Shine – Edinburgh Festival Fringe (Olivier Leclair/Tiia-Mari Mäkinen/Hippana Theatre & From Start to Finnish)

Solaris – Lyceum Theatre, Edinburgh (writer – David Greig; director – Matthew Lutton)

Clybourne Park –  Traverse Theatre, Edinburgh (writer – Bruce Norris; director – Michael Emans)

Mary Shelley’s Frankenstein – King’s Theatre, Edinburgh (writer – Rona Munro; director – Patricia Benecke)

Goldilocks and the Three Bears – King’s Theatre, Edinburgh (writers – Allan Stewart & Alan McHugh; director – Ed Curtis

Susan Singfield & Philip Caveney

I Can Go Anywhere

10/12/19

Traverse Theatre, Edinburgh

Douglas Maxwell’s I Can Go Anywhere takes its title from The Who’s 1965 single, Anyway, Anyhow, Anywhere, one of the earliest musical celebrations of Mod identity. This sharply written two-hander also explores identity, but approaches the subject from a refreshingly original angle.

Stevie Thomas (Paul McCole) is a disillusioned college lecturer, the author of a barely read book called Beat Surrender, a study of mod culture. He is currently going through the worst ordeal of his life. When his doorbell rings, he’s hoping that his partner might be having second thoughts about leaving him. But instead, he’s confronted by Jimmy (Nebli Basani), a mod – well, not just that, but a young man who Stevie asserts looks like he’s escaped from the 1981 room of the Paul Weller Museum. He has the works: the oversized fishtail parka, a fitted mohair suit, even a pork pie hat. “Even his socks are works of art.”

Asylum seeker Jimmy has tracked Stevie down via the jacket blurb on his book, and wants his help with something. In three days’ time he has a hearing at the Home Office to establish whether he will be allowed to stay in the UK. Jimmy wants Stevie to write him a letter of recommendation, one that asserts his ‘mod-ness,’ which Jimmy believes will be enough to assure him a rightful place in British society. Stevie is doubtful. But as the two men talk over the situation, it begins to emerge that Jimmy has very powerful reasons for not wanting to return to the country of his birth… and they go far beyond the world of youth culture.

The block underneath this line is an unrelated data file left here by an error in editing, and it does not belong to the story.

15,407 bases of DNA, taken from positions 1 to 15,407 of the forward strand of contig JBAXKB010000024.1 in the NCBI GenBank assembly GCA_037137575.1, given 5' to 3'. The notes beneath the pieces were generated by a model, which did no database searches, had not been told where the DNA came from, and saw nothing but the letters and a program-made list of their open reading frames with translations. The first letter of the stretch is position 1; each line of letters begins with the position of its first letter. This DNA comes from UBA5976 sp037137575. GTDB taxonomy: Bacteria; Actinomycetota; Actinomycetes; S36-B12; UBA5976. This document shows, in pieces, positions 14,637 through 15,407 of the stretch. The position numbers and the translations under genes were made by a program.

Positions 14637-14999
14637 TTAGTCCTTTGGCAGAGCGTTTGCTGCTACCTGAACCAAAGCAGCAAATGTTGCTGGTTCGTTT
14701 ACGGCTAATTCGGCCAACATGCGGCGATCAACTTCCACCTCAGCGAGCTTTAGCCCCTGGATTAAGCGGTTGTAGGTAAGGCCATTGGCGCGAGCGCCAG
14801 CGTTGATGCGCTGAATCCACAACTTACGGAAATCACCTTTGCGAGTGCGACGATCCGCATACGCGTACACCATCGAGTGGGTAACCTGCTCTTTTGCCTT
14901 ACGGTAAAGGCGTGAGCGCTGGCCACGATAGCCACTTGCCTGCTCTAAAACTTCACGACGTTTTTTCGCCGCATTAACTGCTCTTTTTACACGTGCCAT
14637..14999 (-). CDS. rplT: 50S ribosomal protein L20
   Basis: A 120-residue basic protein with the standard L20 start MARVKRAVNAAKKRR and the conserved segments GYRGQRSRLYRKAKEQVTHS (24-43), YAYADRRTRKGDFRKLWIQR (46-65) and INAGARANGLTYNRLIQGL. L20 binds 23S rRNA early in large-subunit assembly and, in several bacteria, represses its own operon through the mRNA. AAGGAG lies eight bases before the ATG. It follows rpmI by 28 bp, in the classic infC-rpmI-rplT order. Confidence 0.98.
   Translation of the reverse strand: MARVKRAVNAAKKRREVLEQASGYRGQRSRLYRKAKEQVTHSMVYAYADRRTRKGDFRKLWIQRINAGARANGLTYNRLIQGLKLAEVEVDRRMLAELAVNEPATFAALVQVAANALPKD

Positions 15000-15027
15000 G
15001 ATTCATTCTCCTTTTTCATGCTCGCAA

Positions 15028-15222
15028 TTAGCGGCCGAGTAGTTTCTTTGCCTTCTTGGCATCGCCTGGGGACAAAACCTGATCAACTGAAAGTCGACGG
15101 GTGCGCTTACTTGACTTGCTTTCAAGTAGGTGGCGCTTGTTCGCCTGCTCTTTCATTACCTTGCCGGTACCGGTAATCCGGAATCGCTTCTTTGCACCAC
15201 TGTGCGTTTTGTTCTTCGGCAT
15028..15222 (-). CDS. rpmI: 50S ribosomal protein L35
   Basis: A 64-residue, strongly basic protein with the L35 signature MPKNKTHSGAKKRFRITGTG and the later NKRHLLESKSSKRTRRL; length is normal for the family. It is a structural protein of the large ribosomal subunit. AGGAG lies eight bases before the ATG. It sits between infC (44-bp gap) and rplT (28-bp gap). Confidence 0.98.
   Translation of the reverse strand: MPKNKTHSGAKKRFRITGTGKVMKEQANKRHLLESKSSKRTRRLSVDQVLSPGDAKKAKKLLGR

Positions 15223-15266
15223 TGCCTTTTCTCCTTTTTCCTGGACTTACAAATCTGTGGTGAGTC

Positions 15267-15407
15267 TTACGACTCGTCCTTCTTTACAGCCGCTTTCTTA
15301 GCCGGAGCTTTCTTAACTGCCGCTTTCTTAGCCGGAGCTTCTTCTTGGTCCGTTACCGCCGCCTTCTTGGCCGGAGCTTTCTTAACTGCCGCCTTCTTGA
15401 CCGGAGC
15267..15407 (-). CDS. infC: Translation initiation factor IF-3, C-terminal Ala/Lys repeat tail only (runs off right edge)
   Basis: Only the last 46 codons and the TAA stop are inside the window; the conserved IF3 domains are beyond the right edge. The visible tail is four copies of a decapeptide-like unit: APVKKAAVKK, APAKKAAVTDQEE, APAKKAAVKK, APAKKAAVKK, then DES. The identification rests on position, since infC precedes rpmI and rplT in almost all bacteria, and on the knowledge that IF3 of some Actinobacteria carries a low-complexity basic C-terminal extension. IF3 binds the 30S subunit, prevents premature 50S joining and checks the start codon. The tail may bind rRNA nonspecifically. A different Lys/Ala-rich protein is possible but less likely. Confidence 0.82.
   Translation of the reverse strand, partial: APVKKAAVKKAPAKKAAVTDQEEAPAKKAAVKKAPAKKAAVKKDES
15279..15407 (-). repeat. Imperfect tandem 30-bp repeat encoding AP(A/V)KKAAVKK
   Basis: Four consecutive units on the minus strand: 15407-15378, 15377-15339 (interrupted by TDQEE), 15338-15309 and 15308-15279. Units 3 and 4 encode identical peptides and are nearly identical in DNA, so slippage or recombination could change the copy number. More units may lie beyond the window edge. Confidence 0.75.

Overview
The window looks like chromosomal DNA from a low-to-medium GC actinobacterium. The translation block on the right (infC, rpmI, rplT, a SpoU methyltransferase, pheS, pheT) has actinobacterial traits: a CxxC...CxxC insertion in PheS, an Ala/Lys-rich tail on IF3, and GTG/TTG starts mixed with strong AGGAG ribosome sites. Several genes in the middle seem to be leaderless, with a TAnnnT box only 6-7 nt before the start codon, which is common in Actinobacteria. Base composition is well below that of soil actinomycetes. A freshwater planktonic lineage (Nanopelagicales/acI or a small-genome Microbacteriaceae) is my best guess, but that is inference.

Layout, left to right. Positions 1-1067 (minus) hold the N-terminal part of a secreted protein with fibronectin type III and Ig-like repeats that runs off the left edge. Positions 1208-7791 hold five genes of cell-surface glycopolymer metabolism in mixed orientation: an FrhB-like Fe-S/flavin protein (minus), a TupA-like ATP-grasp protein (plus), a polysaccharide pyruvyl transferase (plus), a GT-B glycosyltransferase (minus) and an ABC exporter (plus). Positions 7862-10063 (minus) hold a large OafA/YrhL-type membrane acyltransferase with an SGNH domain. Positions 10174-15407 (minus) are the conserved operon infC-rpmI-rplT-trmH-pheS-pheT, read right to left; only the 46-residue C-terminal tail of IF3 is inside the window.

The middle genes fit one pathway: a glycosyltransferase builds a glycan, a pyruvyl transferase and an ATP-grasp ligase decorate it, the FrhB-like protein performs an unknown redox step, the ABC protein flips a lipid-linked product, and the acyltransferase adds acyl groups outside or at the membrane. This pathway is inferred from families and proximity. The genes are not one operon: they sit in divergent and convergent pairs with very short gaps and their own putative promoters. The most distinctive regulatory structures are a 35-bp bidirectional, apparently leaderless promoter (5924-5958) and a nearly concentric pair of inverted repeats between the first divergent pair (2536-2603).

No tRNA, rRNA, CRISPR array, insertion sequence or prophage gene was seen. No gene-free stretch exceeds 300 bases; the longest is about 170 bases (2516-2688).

I Can Go Anywhere is a compelling play, that crackles and fizzes with witty dialogue. The two actors offer telling performances. At first, I feel that Basani is rather overstating Jimmy, who initially appears to be a twitching, gurning mass of neuroses – but, as the story develops, I begin to appreciate exactly why he’s the way he is, and I warm to him. McCole is assured too, showing us a man on the verge of losing everything, unwillingly pushed into a corner by this insistent, assertive youth, who has burst into his fractured life with all the delicacy of a drum kit falling down a flight of stairs. As Stevie seeks refuge in several glasses of red wine, so his true nature begins to rise to the surface.

The other bonus here is the music; even the songs that play while we’re waiting for the show to start are a series of brilliant offerings: the Kinks, the Small Faces… Spot on, man! I also like the fact that the play doesn’t give you too much information. We never learn which country Jimmy comes from, or even his real name; though the horrors he has experienced in his youth are never spelled out, they are nonetheless tellingly glimpsed.

This is a little gem. Those who are already suffering from a surfeit of festive offerings might prefer to opt for this menu instead. It offers a tasty alternative.

4.4 stars

Philip Caveney

 

Goldilocks & the Three Bears

04/12/19

King’s Theatre, Edinburgh

It’s that time again. (Oh no it isn’t!) Well, yes it is actually and, as ever, when you’re talking about pantomime, the King’s Theatre does it better than just about anybody else in the business. This year feels particularly important, as it sees the return to the fold of  panto stalwart Andy Gray, prevented from appearing at last year’s show by serious illness. The extended applause he receives when he walks onstage at the King’s for Goldilocks & the Three Bears is heartwarming, to say the very least.

It feels as though the whole enterprise has had a bit of a reinvention this year. For starters there’s no mention of Christmas, and not a glimpse of the white-bearded man in the red suit. Instead, the theme here is the circus – the greatest show on earth – which gives the producers the perfect opportunity to throw a couple of high class circus acts into the mix. There’s a superb juggler, Alfio, who does things with hats you won’t quite believe, and The Berserk Riders, a motorcycle stunt troupe, who whirl dangerously around inside a metal globe. At one point, they literally have me holding my breath and crossing my fingers.